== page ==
No Flowers

Here in the US Sunday is Veterans Day; back in the UK it is Remembrance Sunday. In both countries this is day to remember and honour those who fought in the armed forces. It is officially a federal holiday on the Monday, although in common with many holidays here it is only observed by government offices.

Remembrance Day is not a holiday in the UK, but it is noted more widely and more visibly than here in the US. The wearing of artificial poppies is common in the UK in the run-up to Remembrance Day. It seems odd not to see people at work with the familiar red flower pinned to their lapels. The poppy became a symbol for those who lost their lives in the First World War as it flowered in the fields of Flanders, in which many of the bloodiest battles of that war were fought. The imagery of the poppy and the Great War was first used in a poem by a Canadian called John McCrae:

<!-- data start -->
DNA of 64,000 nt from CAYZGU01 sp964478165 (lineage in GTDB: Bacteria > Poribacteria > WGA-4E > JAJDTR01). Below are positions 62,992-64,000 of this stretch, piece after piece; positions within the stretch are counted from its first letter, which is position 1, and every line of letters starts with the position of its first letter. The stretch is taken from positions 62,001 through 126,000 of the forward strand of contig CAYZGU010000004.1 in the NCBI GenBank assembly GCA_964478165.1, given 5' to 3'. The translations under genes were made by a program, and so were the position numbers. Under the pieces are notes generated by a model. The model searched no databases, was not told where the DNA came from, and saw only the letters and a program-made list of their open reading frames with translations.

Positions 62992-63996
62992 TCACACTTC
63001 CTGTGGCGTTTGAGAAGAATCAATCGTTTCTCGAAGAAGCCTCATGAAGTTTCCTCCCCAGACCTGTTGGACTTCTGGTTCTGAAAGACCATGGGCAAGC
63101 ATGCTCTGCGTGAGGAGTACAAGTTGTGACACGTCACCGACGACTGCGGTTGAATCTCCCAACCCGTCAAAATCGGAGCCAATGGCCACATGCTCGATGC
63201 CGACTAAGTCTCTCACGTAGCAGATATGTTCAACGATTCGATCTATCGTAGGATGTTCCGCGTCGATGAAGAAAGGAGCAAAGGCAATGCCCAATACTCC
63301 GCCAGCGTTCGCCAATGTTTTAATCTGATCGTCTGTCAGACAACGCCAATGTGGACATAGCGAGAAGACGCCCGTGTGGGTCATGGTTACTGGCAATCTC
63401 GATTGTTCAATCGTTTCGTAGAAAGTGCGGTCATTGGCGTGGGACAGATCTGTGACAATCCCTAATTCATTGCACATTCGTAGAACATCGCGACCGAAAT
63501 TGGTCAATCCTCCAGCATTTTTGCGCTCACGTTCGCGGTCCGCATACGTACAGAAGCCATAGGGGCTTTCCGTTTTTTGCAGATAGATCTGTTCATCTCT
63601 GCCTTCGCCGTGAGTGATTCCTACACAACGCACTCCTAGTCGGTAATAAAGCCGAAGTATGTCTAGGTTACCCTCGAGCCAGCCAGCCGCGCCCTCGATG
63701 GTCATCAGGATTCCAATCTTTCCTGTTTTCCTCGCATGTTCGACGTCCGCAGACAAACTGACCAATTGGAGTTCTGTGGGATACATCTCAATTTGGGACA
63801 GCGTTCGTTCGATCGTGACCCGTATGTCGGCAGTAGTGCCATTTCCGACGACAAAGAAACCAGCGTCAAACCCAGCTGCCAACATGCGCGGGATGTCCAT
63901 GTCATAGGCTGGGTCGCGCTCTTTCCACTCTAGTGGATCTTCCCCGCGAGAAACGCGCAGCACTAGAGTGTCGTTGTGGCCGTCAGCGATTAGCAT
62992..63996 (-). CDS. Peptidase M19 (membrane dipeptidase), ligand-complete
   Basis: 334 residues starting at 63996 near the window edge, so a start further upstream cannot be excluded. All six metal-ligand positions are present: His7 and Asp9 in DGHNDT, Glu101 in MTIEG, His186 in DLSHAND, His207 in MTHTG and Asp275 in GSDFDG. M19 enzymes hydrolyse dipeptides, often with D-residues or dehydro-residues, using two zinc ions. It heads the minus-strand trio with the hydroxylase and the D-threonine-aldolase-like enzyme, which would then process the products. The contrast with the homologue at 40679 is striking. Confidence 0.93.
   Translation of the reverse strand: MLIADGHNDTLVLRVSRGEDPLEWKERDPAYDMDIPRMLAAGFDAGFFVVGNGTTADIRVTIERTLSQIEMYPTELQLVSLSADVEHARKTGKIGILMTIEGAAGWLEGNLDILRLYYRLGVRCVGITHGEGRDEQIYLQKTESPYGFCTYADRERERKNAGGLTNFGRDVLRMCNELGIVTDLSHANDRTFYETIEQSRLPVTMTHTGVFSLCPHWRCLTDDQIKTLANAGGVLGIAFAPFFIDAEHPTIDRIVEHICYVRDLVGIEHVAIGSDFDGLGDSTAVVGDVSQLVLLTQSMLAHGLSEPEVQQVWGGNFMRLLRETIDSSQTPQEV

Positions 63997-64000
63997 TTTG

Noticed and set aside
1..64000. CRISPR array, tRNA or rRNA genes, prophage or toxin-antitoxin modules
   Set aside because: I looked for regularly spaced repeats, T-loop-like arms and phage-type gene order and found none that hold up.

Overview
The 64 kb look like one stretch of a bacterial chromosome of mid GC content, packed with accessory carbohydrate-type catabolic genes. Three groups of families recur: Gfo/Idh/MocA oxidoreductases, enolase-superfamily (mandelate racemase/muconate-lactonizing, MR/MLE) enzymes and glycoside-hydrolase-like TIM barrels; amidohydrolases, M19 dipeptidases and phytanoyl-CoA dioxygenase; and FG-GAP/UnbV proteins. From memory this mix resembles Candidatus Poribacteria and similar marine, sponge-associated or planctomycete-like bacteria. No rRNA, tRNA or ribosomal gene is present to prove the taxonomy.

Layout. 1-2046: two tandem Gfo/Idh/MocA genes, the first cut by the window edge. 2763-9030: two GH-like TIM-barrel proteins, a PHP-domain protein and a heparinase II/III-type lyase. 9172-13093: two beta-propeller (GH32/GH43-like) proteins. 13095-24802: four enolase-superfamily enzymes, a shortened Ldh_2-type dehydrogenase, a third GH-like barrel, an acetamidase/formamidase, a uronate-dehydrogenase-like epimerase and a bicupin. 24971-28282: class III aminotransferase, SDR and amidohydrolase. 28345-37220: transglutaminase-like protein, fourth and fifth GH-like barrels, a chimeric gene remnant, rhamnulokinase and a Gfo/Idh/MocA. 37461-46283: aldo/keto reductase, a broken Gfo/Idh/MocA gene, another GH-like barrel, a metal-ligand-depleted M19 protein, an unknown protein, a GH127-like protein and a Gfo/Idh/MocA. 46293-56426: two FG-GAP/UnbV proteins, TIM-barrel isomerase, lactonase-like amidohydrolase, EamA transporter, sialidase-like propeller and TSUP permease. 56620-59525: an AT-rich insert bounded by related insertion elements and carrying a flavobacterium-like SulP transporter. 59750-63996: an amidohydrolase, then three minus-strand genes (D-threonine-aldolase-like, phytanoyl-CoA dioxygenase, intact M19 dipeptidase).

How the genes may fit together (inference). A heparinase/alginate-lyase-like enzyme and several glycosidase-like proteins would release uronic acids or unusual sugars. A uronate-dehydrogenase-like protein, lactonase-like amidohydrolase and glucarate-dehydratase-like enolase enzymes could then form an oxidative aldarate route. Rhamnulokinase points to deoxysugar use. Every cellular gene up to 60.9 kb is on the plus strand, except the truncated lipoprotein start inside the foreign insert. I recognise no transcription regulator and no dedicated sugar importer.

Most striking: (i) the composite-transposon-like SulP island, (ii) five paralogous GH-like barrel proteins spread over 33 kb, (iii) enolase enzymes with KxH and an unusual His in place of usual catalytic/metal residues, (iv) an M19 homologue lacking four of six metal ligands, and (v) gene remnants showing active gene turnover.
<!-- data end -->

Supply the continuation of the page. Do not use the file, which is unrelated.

In Flanders fields the poppies blow
Between the crosses, row on row,
That mark our place; and in the sky
The larks, still bravely singing, fly
Scarce heard amid the guns below.

We are the Dead. Short days ago
We lived, felt dawn, saw sunset glow,
Loved, and were loved, and now we lie
In Flanders fields.

Take up our quarrel with the foe:
To you from failing hands we throw
The torch; be yours to hold it high.
If ye break faith with us who die
We shall not sleep, though poppies grow
In Flanders fields.

Advertisements
Published in: on 9 November, 2007 at 17:01  Leave a Comment  

The URI to TrackBack this entry is: https://britinla.wordpress.com/2007/11/09/no-flowers/trackback/

RSS feed for comments on this post.

Leave a Reply

Fill in your details below or click an icon to log in:

WordPress.com Logo

You are commenting using your WordPress.com account. Log Out / Change )

Twitter picture

You are commenting using your Twitter account. Log Out / Change )

Facebook photo

You are commenting using your Facebook account. Log Out / Change )

Google+ photo

You are commenting using your Google+ account. Log Out / Change )

Connecting to %s

%d bloggers like this: